Just approaching the topic. I see this as an idea-gathering thread more than else.
The volca sample upgraded with pajen firmware really is a great workstation, and being able to send CC to the different parts is brilliant; but, the form factor gives it some limitations.
So I had this sketch in my mind of just slamming some buttons on a pcb, dividing them in two sections:
one that would send “mute” CCs on the general channel of pajen’s midi config, which would be n.11, the other sending monophonic note data on a single part channel, n.1 or n.2 or whatever.
Would such a feat be possible? Is mine just a fever dream?
Could you recommend me some resource to study the general arduino-midi topic further?
Any contribution appreciated, sorry if the thread’s not relevant I’m a noob lol
The best place to start into midi controller making is with our old pal Dave over on YouTube’s Notes and Volts channel. Still the best intro in my opinion. @lookmumnocomputer ?
Sorry, yes it’s feasible.
I can not find it now, but I think that @caustic made some great introductory posts on midi controllers?
I think, you might already be able to do what you plan if you watch some arduino basic tutorials (on how to connect knobs, buttons etc.), check how to connect a midi out to arduino (it’s really simple!) and then use a midi library (I like this 47effects library. Just start experimenting and ask along the way
I happen to have some experience with this. You’re going to need a few different things:
- Arduino (Nano probably, the small cheap one)
- A few electrical components for the MIDI circuit
- The materials for the controller
First off, check out what I found accidentally while looking for the correct circuit. The MIDI circuit is fairly universal (you’ll begin seeing the optocoupler everywhere). It’s not the same thing as you’re making, but the MIDI circuit found on this page is exactly what you should use.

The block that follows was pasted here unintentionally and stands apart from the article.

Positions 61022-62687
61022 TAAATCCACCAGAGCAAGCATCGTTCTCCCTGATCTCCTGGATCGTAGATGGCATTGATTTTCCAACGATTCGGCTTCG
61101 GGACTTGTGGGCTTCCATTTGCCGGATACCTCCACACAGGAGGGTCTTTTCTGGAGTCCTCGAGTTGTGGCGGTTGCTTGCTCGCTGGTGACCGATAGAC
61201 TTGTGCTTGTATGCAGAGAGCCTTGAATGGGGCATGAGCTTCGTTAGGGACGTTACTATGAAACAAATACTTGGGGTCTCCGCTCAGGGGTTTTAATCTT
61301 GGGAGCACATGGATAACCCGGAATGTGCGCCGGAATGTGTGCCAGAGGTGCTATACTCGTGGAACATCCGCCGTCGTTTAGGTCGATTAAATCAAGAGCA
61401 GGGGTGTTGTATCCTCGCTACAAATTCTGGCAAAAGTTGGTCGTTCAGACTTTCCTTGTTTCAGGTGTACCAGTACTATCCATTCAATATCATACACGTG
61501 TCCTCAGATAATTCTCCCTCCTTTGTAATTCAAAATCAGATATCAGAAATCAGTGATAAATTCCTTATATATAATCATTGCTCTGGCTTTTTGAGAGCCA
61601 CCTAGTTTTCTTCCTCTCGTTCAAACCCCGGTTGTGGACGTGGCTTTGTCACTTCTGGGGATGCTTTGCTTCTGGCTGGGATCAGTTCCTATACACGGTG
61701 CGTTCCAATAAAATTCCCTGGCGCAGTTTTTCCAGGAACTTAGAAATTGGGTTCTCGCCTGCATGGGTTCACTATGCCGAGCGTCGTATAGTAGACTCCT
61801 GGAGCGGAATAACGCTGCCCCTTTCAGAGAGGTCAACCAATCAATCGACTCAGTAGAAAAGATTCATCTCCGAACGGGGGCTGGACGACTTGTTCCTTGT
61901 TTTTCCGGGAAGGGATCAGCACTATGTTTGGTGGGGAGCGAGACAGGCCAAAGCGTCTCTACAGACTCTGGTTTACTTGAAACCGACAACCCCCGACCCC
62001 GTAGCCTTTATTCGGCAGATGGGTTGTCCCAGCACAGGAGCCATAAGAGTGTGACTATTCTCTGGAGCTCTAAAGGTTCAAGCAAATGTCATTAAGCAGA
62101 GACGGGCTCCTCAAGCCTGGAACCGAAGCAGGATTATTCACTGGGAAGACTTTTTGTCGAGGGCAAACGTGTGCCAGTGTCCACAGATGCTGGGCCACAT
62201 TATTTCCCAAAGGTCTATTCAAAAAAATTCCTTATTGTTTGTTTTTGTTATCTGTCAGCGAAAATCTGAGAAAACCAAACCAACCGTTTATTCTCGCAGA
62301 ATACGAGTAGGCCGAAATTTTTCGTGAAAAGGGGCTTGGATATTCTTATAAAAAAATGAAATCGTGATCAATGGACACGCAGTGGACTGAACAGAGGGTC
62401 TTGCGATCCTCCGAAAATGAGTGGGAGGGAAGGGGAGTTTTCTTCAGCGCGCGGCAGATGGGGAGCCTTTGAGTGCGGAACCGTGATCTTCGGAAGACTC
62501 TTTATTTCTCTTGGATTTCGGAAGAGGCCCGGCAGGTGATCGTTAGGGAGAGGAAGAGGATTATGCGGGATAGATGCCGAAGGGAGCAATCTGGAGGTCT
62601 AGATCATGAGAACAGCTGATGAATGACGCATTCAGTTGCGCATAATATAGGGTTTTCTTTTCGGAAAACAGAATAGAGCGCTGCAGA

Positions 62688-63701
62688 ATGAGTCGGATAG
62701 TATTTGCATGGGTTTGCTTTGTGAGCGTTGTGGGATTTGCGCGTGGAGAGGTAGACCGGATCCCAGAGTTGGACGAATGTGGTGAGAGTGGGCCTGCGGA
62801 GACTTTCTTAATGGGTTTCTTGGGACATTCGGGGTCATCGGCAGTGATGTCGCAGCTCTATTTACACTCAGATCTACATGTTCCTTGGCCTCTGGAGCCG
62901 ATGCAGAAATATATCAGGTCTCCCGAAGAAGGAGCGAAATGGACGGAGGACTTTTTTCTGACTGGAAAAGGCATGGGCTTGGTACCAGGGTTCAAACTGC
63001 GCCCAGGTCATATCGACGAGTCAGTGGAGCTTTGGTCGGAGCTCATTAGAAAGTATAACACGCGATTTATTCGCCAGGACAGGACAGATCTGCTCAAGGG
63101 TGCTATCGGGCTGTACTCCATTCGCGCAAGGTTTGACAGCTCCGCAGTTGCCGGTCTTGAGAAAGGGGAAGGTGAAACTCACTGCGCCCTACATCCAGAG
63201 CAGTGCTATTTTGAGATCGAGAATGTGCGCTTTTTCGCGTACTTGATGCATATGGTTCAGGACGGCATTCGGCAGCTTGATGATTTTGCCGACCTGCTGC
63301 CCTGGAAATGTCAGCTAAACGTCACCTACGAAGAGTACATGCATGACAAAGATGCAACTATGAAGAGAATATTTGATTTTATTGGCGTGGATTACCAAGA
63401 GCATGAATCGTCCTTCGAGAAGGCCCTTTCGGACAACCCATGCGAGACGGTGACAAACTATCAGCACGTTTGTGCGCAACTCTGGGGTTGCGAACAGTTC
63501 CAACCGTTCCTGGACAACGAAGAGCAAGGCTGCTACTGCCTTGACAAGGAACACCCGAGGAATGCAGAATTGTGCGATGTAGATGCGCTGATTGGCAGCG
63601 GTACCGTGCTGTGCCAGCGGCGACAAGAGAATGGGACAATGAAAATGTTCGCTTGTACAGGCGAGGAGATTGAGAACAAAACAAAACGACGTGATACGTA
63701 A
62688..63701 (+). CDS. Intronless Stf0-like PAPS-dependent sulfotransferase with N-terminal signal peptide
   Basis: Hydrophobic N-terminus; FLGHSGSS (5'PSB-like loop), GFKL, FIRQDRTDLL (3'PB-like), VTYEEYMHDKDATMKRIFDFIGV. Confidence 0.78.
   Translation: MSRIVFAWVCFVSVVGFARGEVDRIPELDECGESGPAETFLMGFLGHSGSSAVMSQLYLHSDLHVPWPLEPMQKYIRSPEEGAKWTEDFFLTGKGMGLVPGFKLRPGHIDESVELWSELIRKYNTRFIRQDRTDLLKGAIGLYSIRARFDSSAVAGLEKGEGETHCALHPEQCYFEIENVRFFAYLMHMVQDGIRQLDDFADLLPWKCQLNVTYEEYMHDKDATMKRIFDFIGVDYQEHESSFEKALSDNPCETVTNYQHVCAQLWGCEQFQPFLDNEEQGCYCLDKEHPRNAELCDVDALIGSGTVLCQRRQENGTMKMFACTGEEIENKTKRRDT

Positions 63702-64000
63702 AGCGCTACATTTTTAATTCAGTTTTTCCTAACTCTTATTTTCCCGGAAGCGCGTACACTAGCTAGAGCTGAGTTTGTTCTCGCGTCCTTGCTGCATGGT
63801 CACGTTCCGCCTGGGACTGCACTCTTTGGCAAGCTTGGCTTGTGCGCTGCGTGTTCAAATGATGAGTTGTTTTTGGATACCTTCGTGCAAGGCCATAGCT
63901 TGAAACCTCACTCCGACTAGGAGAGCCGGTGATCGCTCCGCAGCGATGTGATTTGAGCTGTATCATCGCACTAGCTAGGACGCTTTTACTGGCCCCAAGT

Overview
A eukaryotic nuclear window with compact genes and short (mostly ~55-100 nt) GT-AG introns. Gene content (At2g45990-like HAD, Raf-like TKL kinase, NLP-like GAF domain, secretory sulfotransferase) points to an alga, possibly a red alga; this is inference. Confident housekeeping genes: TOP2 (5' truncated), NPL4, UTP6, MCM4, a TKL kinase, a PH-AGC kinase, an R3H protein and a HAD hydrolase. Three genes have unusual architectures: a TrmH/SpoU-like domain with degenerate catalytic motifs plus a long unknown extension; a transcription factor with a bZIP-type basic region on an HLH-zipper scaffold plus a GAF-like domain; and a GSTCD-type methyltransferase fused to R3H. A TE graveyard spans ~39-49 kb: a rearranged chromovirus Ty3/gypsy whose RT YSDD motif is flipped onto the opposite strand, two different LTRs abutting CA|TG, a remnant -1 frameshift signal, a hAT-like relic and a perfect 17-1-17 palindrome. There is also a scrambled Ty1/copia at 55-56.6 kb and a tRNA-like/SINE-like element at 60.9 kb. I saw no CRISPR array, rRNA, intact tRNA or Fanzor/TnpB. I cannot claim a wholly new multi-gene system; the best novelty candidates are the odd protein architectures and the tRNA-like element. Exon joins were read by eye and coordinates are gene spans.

This is also a fantastic resource for all Arduino related MIDI things. It’s the website for PJRC who make Teensy. Teensy microcontrollers are (basically) really powerful Arduinos that use the same software to program, so any of the information in that page applies to the Arduino Nano.
The FortySevenEffects MIDI library for Arduino makes it pretty easy if you already know your way around the IDE. If you don’t, I’d be more than happy to assist.
There are better optoisolators for MIDI than the 6N138:
I’ve breadboarded with an H11L1 and it worked, but I went with 6N137 in my MIDI-CV module. The circuit’s a little different from the 6N138. I used:
Oh wow. That’s surprising considering how commonly it shows up in MIDI circuits. I might have some replacing to do!
As it says in the next phrase, it probably doesn’t matter unless you’re really pushing the abilities of MIDI. I’d say if you already have 6N138s, or can get them a lot cheaper or more easily than a faster optoisolator, by all means go ahead and use them. But if you need to buy something and can get faster ones at a comparable price, skip the 6N138.
This is the best thing I found to explain MIDI at a low level is this: How MIDI Works - YouTube
If you really are a total noob and have never done anything on Arduino before, I reckon don’t jump straight into that as your very first step. There’s just rather a lot of concepts you’ll have to learn all at once.
If you already own a computer with a working MIDI output (with a DIN connector), you can install Python and Mido and very quickly start figuring out the MIDI messages you need to produce the desired behaviour.
If you don’t have a MIDI out on your computer there are USB to MIDI cables available for very little.
Just about any kind of Raspberry Pi with UART pins is pretty good for this kind of thing too, with only slightly more work. And you can use it to prototype your hardware interface too.
Python is a much easier language for beginners than Arduino C. And it’s a much nicer learning environment because you can interact with things much more directly using your keyboard and screen. It’s much easier to see what’s going on. And the MIDI messages are annotated with helpful names like “note_on” and “note_off” instead of having to do it all in hexadecimal on your first day.
This is just a suggestion to break the project down into more manageable chunks. It’s much fewer new concepts you have to get your head around before you get some some positive feedback and feel encouraged by your progress.
Disregard everything I’ve said if you’ve already done a bit of Arduino before. It’s a whole different thing if you’re already a bit comfortable in that ecosystem.
But isn’t the optocoupler only for midi IN? I think this project is about sending midi from Arduino to the volca. So, no optocoupler necessary:-)